Again the events in 1970s and 1980s overcame peaceful thinking- Pakistan acquisition of nuclear technology and weapons from Western Europe and China forced the Indian decision. Again the acquisition was not demonstrated and led to instability. In 1990s the CTBT, was forced and had India in its Entry-into-Force clause and there were repeated moves to break out: 1995 Rao, 1996 ABV and finally the political system decided to take the heat and sanctioned the 1998 tests during NDA government. The scientists chose the technologies to demonstrate and there was little input from other groups. The tests broke the national consensus on retaining weapon capability without demonstration. In addition the underperformance of the TN device did further damage to the consensus and re-arranged the strategic elite in all the three segments. Some of those who were scientist-strategists(officials) moved to the political-strategist spectrum and within the civilian-strategists spectrum the groups were further re-shuffled with the political-strategists managing to come to primacy. The important thing is the disarmament-strategists also coalesced into this latter group. In addition it put the rationale of Gen. Sunderji’s doctrine of Minimum Nuclear Deterrent (MND) which was based on fission weapons at risk.
------------------

Hope its all kosher and passes the tests.

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Re: Deterrence

Postby Prem » 06 Oct 2009 04:15

Pak, India urged to bring CTBT into force
http://www.thepakistaninewspaper.com/ne ... p?id=14710

Look who attended the meeting

Besides co-commissioners Gareth Evans and Yoriko Kawaguchi, those attended the meeting included Frene Noshir Ginwala (South Africa); Gen. (retired) Klaus Naumann (Germany); Baroness Shirley Williams (U.K.); Nobuyasu Abe (Japan); Louise Frechette (Canada); Prasad Kariyawasam (Sri Lanka); Rory Medcalf (Australia); George Perkovich (US); Maj. Gen. Sheikh Md Monirul Islam, Md. Mosharraf Hossain and Nahida Sobhan (all Bangladesh); Brajesh Mishra, Satish Chandra, Shyam Saran, Maj. Gen. (retired) V.R. Raghavan, Narendra Sisodia, K. Subrahmanyam, and B.G. Verghese; Lok Raj Baral and Madan Kumar Bhattarai (both Nepal); Rifaat Hussain, Tariq Osman Hyder, Gen. Talat Masood and Brig. (ret.) Naeem Ahmed Salik (all Pakistan).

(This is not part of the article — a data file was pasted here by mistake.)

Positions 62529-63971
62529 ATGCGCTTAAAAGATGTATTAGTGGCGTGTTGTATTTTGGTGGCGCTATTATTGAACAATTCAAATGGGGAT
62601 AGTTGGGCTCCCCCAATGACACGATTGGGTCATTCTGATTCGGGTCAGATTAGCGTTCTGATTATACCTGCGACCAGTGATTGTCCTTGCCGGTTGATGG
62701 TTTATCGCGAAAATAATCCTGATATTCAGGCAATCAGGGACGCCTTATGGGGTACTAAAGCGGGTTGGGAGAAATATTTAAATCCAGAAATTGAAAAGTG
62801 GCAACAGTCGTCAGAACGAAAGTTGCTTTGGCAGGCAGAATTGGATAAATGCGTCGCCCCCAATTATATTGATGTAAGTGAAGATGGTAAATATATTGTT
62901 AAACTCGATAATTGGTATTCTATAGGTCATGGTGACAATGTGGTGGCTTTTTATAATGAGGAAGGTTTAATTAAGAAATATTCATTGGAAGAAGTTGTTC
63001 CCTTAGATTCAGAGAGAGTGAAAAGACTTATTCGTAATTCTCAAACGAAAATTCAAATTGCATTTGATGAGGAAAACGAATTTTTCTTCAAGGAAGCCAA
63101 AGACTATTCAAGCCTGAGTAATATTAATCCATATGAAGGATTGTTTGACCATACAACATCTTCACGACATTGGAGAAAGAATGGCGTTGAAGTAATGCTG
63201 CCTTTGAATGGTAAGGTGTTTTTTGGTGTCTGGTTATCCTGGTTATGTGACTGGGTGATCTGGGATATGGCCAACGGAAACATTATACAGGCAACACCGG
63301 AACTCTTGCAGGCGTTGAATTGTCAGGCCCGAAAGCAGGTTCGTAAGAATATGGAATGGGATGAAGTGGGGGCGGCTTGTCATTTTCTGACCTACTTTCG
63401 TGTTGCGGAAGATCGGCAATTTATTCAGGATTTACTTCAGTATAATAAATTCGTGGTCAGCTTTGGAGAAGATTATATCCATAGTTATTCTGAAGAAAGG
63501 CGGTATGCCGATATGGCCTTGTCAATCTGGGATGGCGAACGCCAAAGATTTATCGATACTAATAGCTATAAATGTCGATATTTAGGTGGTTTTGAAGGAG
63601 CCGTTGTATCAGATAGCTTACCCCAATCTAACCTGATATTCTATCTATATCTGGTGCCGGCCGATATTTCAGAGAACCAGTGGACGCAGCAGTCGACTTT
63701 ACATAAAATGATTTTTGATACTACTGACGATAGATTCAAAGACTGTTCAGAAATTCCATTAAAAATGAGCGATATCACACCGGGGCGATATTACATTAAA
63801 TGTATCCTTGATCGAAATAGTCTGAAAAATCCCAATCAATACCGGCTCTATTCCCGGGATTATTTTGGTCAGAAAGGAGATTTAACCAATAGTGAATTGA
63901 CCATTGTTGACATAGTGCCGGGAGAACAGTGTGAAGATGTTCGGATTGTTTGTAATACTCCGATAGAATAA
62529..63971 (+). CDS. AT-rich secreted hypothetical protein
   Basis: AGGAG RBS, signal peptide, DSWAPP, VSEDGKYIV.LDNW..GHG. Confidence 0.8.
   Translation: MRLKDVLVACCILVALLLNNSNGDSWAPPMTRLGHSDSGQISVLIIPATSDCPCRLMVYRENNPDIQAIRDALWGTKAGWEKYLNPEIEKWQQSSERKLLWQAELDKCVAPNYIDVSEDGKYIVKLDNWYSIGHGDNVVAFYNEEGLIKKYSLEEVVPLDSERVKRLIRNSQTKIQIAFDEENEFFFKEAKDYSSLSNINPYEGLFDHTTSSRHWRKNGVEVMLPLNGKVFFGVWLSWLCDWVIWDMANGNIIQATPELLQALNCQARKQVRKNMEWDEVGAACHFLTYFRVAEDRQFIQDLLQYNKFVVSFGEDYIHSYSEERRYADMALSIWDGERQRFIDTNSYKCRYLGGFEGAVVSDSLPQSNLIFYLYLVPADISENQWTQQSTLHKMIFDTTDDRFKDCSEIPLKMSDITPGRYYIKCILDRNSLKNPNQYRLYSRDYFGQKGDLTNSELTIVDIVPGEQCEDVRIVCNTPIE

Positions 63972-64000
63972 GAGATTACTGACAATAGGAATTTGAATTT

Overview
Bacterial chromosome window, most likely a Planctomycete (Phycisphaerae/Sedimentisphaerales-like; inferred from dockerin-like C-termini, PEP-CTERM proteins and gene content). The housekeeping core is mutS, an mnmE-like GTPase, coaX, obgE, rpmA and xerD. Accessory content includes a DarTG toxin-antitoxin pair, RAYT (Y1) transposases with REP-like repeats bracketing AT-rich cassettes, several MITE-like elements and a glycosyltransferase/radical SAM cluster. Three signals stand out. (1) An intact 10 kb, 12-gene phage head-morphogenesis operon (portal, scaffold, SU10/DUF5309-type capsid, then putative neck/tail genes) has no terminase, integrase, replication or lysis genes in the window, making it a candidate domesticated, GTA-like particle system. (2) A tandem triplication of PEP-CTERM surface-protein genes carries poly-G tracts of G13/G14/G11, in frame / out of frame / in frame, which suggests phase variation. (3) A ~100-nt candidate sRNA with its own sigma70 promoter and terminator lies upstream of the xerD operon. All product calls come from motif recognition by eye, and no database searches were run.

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Re: Deterrence

Postby NRao » 06 Oct 2009 05:08


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Re: Deterrence

Postby NRao » 06 Oct 2009 05:12


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Re: Deterrence

Postby NRao » 06 Oct 2009 05:15

RAND :: India's Emerging Nuclear Posture

Seems to be in seven parts, each a 100+ pages!!

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Re: Deterrence

Postby sid_ashar » 06 Oct 2009 05:21

Why is the NFU policy sacrosanct in the Indian context? If India decides to abandon it, wouldnt the whole strategic and deterrence paradigm shift significantly? From what I read, seems like India does not have a operational/deployed nuclear arsenal and that seems consistent with a NFU stance but seems a little ridiculous, considering the neighbourhood we live in.

Abandoning the NFU would force at least the Chinese to rethink before embarking on any adventures.

The NFU is I guess government policy but its not something that has to be endorsed by parliament or any other agency. I would think that it could be changed. Has India benefitted (other than the moral high ground, which is worthless IMHO) in any way with this defensive posture?

Sid

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Re: Deterrence

Postby NRao » 06 Oct 2009 05:25

This is a free product, but will need to go through the process to check it out:

RAND :: The Changing Political-Military Environment: South Asia

The security environment in South Asia has remained relatively unsettled since the Indian and Pakistani nuclear tests of May 1998. The author explores the impact of these tests on relations among India, Pakistan, and China and examines the future course of the policies of these nations toward each other. He finds that five major geopolitical contingencies should concern the United States during the next decade: (1) major subcontinental war; (2) stagnation and state failure in Pakistan; (3) "high entropy" proliferation of strategic technologies; (4) a high-intensity Indo-Pakistani arms race; and (5) a high-intensity Sino-Indian arms race. U.S. sanctions leveled on both India and Pakistan in the wake of their nuclear tests have constrained engagement on a military-to-miltary level. But the renewal of American relations with both India and Pakistan offers new, even if small, opportunities in the near term. The real value of continuing to engage India, however, will be manifested only over the longer term, when the growth of both Chinese and Indian power in Asia will create new opportunities for the U.S. Air Force.